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The mood and subject matter in Steen's paintings range enormously, from intimate moments when a family says grace before a meal to festive celebrations of Twelfth Night. But to all of his paintings we respond in a warm and compassionate way to the ordinary figures he represents.

The Dancing Couple is characteristic of many of Steen’s paintings in that it shows people celebrating a festive occasion; here, judging from the tents in the background, the scene might be a village kermis, or fair and market celebrating a local saint’s day. Two figures dance while musicians play, people eat, drink or smoke, couples flirt, and children play. Steen included himself in the activities; he is the grinning figure on the left touching the chin of the woman who drinks from a wine glass.

Despite the apparent frivolity of the scene, the painting has a more sobering message. Steen was a moralist who often used emblematic references in his paintings to express the transience of human life. The cut flowers and broken eggshells on the floor, and the young boy blowing bubbles on the right are symbolic. Steen seems to suggest that earthly pleasures are short–lived and we should contemplate more lasting values, symbolized here by the church tower in the background.

Details

  • Title: The Dancing Couple
  • Date Created: 1663
  • Physical Dimensions: w1425 x h1025 cm (overall)
  • Type: Painting
  • Rights: Widener Collection
  • External Link: National Gallery of Art, Washington, DC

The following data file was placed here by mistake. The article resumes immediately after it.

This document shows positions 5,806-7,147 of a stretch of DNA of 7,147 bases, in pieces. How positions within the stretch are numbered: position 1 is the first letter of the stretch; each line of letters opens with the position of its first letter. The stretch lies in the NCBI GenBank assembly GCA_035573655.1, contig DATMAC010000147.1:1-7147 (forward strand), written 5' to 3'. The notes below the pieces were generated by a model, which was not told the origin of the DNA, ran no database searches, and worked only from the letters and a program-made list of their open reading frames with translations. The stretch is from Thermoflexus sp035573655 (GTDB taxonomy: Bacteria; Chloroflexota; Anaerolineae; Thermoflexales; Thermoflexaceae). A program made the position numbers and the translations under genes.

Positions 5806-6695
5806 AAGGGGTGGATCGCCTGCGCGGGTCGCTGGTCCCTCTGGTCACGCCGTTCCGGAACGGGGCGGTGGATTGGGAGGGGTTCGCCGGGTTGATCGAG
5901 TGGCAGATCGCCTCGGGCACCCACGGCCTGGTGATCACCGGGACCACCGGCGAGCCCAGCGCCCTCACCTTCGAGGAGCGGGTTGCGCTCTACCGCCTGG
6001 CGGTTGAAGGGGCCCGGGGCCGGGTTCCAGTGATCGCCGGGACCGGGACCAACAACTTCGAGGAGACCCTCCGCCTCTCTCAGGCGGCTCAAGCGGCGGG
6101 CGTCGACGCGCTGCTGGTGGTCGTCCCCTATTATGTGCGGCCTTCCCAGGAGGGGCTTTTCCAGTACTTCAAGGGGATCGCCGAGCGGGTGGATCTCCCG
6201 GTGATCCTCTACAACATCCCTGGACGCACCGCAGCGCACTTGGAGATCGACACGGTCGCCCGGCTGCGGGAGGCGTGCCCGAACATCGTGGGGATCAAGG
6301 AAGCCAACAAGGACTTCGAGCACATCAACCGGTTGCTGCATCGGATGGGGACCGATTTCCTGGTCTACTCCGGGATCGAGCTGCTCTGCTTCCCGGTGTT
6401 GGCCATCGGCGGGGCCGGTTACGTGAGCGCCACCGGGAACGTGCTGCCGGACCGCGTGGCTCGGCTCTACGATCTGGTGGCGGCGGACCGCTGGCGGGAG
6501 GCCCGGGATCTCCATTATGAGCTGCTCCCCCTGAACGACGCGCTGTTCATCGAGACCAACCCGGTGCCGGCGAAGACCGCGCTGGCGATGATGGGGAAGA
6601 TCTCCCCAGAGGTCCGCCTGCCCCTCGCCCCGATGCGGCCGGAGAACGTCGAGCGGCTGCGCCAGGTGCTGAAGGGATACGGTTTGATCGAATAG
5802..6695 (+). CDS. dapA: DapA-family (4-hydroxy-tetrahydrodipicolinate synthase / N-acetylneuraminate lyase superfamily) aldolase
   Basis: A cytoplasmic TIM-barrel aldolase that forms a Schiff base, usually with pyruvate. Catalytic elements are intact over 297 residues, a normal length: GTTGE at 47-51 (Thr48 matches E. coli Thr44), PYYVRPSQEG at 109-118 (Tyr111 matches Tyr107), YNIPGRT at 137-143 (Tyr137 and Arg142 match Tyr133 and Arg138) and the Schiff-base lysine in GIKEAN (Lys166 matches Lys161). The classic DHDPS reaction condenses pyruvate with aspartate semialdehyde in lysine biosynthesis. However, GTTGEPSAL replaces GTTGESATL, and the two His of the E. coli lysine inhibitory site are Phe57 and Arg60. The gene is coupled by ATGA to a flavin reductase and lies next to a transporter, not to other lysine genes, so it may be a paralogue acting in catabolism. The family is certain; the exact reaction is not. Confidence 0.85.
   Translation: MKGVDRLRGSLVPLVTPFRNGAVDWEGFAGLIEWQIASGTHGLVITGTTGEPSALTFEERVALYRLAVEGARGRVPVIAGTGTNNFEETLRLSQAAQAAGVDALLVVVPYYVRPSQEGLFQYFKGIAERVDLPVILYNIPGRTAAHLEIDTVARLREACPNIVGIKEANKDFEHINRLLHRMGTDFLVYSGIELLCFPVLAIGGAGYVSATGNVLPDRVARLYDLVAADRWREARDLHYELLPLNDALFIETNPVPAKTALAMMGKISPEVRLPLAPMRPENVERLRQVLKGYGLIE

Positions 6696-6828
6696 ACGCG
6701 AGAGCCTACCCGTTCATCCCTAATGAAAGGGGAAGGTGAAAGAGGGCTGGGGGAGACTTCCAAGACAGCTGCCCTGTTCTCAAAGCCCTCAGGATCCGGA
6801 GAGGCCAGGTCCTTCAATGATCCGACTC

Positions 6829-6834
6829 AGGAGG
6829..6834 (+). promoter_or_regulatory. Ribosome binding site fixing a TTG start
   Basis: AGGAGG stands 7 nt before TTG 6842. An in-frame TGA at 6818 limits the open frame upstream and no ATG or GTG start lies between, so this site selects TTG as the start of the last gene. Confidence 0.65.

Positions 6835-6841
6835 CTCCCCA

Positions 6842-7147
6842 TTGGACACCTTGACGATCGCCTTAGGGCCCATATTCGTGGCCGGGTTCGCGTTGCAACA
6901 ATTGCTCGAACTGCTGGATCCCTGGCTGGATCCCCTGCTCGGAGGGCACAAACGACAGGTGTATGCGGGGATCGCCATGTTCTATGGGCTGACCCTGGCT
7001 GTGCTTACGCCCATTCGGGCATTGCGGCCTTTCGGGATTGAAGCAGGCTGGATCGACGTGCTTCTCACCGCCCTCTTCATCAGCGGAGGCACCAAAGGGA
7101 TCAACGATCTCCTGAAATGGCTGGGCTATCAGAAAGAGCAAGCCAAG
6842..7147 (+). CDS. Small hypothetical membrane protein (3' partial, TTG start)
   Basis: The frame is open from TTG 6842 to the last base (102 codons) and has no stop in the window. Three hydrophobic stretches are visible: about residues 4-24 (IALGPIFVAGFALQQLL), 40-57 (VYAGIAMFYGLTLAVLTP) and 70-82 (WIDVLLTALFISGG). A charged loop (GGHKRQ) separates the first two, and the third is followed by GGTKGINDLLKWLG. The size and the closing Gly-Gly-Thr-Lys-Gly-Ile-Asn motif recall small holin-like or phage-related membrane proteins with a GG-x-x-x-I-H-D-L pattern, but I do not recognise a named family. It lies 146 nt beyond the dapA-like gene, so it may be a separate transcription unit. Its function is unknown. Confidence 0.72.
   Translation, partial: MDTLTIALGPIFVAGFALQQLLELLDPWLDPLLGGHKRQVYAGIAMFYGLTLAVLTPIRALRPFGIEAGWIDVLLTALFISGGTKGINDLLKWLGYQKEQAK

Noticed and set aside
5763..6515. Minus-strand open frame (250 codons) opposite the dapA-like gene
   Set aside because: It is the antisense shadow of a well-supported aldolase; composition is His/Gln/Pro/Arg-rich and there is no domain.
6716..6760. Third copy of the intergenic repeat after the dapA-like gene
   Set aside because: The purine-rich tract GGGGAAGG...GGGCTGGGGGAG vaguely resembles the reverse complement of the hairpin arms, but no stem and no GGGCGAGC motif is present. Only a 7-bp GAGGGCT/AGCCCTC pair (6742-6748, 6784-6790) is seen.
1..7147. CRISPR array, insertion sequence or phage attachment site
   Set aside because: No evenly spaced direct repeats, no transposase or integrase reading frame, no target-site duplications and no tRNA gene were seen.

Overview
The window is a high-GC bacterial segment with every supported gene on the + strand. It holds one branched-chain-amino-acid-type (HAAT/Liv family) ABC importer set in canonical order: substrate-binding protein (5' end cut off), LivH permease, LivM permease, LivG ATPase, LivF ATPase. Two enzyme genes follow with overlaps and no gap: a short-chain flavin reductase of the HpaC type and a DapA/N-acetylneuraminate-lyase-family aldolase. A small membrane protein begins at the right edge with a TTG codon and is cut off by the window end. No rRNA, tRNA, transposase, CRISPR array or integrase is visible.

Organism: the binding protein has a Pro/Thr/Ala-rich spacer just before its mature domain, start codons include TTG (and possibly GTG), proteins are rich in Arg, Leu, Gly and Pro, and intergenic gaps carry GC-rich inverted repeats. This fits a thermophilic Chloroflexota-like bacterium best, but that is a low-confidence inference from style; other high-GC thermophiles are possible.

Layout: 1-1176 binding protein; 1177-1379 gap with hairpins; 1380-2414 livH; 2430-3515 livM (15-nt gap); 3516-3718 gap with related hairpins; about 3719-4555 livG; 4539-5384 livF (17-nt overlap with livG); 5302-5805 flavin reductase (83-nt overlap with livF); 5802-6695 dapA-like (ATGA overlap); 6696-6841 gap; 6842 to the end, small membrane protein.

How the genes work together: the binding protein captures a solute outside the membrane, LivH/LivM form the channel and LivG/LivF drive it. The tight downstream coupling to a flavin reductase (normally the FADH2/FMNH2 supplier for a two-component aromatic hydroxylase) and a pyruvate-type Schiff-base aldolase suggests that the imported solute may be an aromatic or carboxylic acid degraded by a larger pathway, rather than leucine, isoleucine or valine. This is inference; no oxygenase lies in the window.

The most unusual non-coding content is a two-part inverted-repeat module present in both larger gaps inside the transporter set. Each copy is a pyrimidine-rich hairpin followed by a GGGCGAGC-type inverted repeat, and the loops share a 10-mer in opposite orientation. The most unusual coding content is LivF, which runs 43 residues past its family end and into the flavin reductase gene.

• Medium: oil on canvas
  • Theme: genre, holidays/festivals/parties
  • School: Dutch
  • Provenance: Probably (sale, The Hague, 24 April 1737, no. 7).[1] Pieter Bisschop [c. 1690 1758] and Jan Bisschop [1680 1771], Rotterdam, by 1752; purchased 1771 with the Bisschop collection by Adrian Hope [1709 1781] and his nephew, John Hope [1737 1784], Amsterdam; by inheritance after Adrian's death to John, Amsterdam and The Hague; by inheritance to his sons, Thomas Hope [1769 1831], Adrian Elias Hope [1772 1834], and Henry Philip Hope [1774 1839], Bosbeek House, near Heemstede, and, as of 1794, London, where the collection was in possession of John's cousin, Henry Hope [c. 1739 1811], London; by inheritance 1811 solely to Henry Philip, Amsterdam and London, but in possession of his brother, Thomas, London; by inheritance 1839 to Thomas' son, Henry Thomas Hope [1808 1862], London; by inheritance to his wife, née Adèle Bichat [d. 1884], London; by inheritance to her grandson, Henry Francis Hope Pelham Clinton Hope, 8th duke of Newcastle under Lyme [1866 1941], London; (P. & D. Colnaghi & Co. and Charles Wertheimer, London), 1898 1901; (Thos. Agnew & Sons, Ltd., London); sold 1901 to Peter A.B. Widener, Lynnewood Hall, Elkins Park, Pennsylvania; inheritance from Estate of Peter A.B. Widener by gift through power of appointment of Joseph E. Widener, Elkins Park; gift 1942 to NGA. [1] For a discussion of the provenance of this painting, including the 1737 sale, see Ben Broos, Great Dutch Paintings from America, exh. cat., Mauritshuis, The Hague; Fine Arts Museums of San Francisco, Zwolle and The Hague, 1990: 419 423.
  • Artist: Jan Steen

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